Chesapeake Colonies

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A new map of Virginia, Maryland, and the improved parts of Pennsylvania & New Jersey, 1685 map of the Chesapeake region by Christopher Browne

The Chesapeake Colonies were the Colony and Dominion of Virginia, later the Commonwealth of Virginia, and Province of Maryland, later Maryland, both colonies located in British America and centered on the Chesapeake Bay. Settlements of the Chesapeake region grew slowly due to diseases such as malaria. Most of these settlers were male immigrants from England who died soon after their arrival. Due to the majority of men, eligible women did not remain single for long; the native-born population eventually became immune to the Chesapeake diseases and these colonies were able to continue through all the hardships.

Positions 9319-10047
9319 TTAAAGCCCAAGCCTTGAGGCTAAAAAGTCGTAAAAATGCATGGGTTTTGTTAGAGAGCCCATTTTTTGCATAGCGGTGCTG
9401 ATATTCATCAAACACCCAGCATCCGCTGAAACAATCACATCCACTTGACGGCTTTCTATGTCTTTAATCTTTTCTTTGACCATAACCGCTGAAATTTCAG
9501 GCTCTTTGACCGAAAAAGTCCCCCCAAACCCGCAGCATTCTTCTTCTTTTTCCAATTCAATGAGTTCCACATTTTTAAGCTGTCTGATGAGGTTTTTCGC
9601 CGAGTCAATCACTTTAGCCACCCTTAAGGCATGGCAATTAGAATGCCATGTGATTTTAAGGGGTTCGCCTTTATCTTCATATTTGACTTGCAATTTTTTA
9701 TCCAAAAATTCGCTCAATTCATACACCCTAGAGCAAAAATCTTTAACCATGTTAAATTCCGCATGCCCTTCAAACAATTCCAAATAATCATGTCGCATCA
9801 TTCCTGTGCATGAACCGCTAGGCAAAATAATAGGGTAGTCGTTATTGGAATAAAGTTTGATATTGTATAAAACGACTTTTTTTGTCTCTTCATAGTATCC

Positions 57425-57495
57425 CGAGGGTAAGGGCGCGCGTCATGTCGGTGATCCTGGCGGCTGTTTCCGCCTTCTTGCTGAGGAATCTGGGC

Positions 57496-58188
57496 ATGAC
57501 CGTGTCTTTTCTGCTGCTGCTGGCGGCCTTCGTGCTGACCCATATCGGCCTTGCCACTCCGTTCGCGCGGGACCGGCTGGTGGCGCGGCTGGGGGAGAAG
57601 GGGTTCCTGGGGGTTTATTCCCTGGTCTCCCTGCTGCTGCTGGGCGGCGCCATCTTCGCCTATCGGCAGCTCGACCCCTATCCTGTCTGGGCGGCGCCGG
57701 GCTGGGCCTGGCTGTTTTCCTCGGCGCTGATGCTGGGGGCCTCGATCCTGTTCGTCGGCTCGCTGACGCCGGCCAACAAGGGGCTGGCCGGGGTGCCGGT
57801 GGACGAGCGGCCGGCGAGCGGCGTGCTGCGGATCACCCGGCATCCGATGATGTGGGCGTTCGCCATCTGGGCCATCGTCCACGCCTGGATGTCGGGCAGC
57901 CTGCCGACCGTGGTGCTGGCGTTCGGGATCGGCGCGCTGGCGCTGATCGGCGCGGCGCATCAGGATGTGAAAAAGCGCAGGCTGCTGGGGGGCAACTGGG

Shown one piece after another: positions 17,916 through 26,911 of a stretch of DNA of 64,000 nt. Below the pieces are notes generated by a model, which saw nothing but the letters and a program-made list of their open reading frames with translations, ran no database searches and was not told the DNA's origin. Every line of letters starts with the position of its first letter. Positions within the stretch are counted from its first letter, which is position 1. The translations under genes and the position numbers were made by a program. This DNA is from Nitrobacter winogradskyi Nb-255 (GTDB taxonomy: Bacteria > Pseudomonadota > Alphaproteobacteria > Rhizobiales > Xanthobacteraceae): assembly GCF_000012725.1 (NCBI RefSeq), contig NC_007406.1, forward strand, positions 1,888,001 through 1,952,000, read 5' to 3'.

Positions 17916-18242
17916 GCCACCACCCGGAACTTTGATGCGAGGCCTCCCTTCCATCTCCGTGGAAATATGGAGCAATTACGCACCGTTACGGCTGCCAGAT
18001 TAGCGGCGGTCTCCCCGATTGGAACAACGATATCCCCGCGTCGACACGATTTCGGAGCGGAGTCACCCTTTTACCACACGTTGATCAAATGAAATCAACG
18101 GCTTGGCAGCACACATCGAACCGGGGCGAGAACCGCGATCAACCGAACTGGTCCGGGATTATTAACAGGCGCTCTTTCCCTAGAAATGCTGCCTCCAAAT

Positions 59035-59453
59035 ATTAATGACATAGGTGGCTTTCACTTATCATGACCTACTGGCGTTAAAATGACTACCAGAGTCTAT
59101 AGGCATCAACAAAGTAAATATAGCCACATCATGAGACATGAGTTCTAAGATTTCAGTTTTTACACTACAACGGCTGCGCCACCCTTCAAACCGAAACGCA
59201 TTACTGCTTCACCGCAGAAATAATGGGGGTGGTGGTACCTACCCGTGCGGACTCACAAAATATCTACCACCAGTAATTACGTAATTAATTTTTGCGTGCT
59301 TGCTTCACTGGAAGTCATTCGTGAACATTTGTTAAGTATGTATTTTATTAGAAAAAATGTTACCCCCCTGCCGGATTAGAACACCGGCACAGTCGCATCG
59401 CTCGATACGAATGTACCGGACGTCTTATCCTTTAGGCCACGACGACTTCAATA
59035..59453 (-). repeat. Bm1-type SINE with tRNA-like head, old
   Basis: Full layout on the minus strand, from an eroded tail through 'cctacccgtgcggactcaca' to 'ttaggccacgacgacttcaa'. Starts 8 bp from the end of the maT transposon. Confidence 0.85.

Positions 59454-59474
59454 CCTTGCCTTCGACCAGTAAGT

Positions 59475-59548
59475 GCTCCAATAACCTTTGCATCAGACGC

Chesapeake had a one-crop economy, based on tobacco; this contributed to the demand for slave labor in the Southern colonies. The tobacco also ruined the soil and new land was continually needed. White indentured servants were also common in this region early in its settlement, gradually being replaced by African slaves by the latter half of the seventeenth century due to improved economic conditions in Europe and the resulting decrease in emigration to the Chesapeake region. Indentured servants were people who signed a contract of indenture requiring them to work for their Chesapeake masters for an average of five to seven years, in return for the cost of the Atlantic crossing; when finished, he would be given land and an "outfit" consisting of a suit of clothes, some farm tools, seed, and perhaps a gun.

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Mark C. Carnes & John A. Garraty, The American Nation: A History of the United States, Pearson Education, 2006.